Federal officials arrest more than 100 undocumented immigrants in the Carolinas

Immigrants protest ICE arrests

About 20 Charlotte area residents, including immigrants, came together outside the Charlotte-Mecklenburg Government Center to protest arrests by ICE agents in recent days.
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About 20 Charlotte area residents, including immigrants, came together outside the Charlotte-Mecklenburg Government Center to protest arrests by ICE agents in recent days.

Federal officials arrested more than 100 undocumented immigrants in the Carolinas last week as deportation fears run high in Charlotte’s immigrant communities.

The arrests came in the wake of an executive order last month from President Donald Trump that appeared to expand the definition of criminal immigrants targeted for deportation to include those who entered the United States illegally – a misdemeanor.

Those arrested last week included 84 in North Carolina, 19 in South Carolina and 87 in Georgia. The arrests were part of a targeted operation aimed at “immigration fugitives, re-entrants and at-large criminal aliens,” a U.S. Immigration and Customs Enforcement release states.

This wasn’t the first time ICE conducted a mass round-up of immigrants here illegally. In May 2012, a three-day operation netted 80 undocumented immigrants in Georgia and the Carolinas, all with previous criminal convictions. Thirty-two were captured in North Carolina.

According to ICE, last week’s operation caught:

▪ 127 people with prior criminal convictions in addition to their illegal immigration status.

▪ 29 who had been removed from the U.S. previously but later re-entered the country.

▪ 17 with outstanding final orders from a federal judge to leave the U.S.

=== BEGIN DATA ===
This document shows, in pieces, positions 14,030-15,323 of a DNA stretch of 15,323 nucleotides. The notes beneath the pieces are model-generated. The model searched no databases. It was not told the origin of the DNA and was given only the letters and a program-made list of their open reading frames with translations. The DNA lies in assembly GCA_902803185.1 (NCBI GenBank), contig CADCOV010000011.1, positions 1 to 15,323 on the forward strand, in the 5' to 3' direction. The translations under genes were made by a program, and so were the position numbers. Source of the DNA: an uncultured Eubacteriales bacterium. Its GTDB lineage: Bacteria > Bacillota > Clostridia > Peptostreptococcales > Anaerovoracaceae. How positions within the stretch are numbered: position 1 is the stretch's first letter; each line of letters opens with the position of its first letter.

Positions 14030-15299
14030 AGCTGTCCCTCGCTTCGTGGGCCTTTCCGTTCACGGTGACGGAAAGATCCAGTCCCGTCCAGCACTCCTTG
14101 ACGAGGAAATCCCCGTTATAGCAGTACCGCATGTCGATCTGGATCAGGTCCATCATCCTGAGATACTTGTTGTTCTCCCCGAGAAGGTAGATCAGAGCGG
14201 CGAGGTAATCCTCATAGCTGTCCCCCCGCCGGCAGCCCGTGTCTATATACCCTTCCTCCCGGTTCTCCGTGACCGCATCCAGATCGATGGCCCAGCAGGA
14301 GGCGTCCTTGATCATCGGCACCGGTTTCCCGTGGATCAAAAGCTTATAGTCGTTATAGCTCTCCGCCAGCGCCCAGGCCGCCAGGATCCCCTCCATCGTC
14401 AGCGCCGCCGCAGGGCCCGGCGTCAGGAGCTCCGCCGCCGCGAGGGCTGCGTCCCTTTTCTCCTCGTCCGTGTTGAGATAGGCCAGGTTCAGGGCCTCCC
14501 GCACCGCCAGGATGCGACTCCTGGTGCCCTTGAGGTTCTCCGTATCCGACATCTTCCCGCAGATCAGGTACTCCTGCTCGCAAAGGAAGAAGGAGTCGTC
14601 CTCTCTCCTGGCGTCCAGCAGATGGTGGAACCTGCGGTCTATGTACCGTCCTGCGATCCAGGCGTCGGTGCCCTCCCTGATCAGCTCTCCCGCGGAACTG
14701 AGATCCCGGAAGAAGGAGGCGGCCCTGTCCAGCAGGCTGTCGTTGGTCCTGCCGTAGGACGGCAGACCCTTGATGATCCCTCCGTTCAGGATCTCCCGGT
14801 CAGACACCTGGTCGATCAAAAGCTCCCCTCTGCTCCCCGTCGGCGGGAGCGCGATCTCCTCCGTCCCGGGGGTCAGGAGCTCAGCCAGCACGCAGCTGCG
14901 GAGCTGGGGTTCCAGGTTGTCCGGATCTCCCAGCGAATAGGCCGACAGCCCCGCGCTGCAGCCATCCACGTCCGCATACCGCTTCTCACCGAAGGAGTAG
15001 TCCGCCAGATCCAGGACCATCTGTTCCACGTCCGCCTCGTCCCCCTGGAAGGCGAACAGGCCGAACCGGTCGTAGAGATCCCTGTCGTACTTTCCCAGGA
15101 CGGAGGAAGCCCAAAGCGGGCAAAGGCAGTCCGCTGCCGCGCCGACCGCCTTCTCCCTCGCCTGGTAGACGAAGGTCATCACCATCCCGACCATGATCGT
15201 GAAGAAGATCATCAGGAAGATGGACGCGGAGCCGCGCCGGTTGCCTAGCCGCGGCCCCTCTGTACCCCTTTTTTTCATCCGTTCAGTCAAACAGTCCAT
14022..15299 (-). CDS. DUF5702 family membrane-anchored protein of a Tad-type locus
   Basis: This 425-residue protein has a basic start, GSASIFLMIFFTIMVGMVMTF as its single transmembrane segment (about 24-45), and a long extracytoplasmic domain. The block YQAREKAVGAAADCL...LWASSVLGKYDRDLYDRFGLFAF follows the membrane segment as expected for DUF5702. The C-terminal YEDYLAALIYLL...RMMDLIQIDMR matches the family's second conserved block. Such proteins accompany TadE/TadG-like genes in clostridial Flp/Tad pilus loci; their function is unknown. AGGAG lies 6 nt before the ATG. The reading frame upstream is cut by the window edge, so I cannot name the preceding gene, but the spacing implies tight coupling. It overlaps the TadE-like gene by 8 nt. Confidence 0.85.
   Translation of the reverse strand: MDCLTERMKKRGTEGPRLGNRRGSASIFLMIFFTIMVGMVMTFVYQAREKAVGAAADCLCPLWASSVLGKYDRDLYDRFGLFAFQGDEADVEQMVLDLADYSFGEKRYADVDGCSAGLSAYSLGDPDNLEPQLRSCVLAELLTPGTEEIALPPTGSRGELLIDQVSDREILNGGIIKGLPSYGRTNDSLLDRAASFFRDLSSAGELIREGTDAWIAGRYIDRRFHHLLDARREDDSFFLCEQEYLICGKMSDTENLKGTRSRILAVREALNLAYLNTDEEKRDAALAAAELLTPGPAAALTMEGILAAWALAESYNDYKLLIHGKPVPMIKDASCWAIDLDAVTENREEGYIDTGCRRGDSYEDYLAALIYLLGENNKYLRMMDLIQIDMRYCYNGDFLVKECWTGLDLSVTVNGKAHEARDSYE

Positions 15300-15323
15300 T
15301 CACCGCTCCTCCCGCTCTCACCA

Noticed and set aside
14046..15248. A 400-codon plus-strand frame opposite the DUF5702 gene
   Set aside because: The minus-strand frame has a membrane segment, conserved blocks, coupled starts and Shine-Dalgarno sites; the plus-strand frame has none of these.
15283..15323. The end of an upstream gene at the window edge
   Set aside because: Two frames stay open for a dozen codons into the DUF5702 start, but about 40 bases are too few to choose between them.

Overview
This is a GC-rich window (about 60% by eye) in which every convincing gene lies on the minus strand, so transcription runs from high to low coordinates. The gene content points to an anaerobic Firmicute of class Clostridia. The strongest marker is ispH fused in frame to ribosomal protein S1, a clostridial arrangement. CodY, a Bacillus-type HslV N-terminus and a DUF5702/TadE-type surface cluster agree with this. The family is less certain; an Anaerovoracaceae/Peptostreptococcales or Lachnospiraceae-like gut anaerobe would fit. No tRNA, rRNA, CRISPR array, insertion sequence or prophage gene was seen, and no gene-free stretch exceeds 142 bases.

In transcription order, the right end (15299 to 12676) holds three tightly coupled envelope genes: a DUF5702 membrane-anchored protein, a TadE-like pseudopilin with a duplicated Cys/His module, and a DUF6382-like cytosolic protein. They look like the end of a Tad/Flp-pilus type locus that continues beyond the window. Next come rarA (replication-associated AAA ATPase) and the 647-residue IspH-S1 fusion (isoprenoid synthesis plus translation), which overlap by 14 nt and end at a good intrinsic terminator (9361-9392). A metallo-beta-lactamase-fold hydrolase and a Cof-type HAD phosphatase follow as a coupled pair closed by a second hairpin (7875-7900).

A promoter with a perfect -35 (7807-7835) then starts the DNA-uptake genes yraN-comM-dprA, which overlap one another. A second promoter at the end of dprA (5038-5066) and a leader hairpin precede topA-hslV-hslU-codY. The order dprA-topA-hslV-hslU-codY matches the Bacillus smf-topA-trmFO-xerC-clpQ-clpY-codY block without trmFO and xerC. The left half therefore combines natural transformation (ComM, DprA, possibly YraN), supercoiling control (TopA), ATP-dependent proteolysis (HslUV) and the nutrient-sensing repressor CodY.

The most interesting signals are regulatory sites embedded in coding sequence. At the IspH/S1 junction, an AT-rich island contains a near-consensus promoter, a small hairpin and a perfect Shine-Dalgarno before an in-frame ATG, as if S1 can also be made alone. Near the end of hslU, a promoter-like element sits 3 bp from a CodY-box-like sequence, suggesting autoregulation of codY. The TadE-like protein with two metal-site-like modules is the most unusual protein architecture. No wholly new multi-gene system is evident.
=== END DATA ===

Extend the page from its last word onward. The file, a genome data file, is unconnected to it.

ICE did not release specific charges or details about those arrested, though one Charlotte-area person had been convicted on three counts of taking indecent liberties with a child, the release states. That person had previously been removed to Mexico before re-crossing the border.

A Mexican national in Georgia was wanted in Mexico for homicide and attempted homicide, ICE reported. And an Atlanta-area Mexican national had previously pleaded guilty to cocaine distribution charges, a felony.

Agency officials said ICE does not conduct “sweeps, checkpoint or raids that target aliens indiscriminately.”

On Monday, President Trump said at a news conference that he wanted to deport those undocumented immigrants who have committed serious crimes.

“I said we will get the criminals out – the drug lords, the gang members – we're getting them out,” he said. “We are going to get the bad ones. The really bad ones, we’re getting them out and that’s exactly what we’re doing.”

But despite such assurances, many immigrants in and around Charlotte whose only crime was crossing the border are scared enough that they’re changing their daily habits – especially if their routine involves driving and the chance of being stopped by law enforcement.

“People are terrified to go to work, to drop off their kids for schools, and to go to grocery stores,” said Charlotte immigration attorney Tin Thanh Nguyen.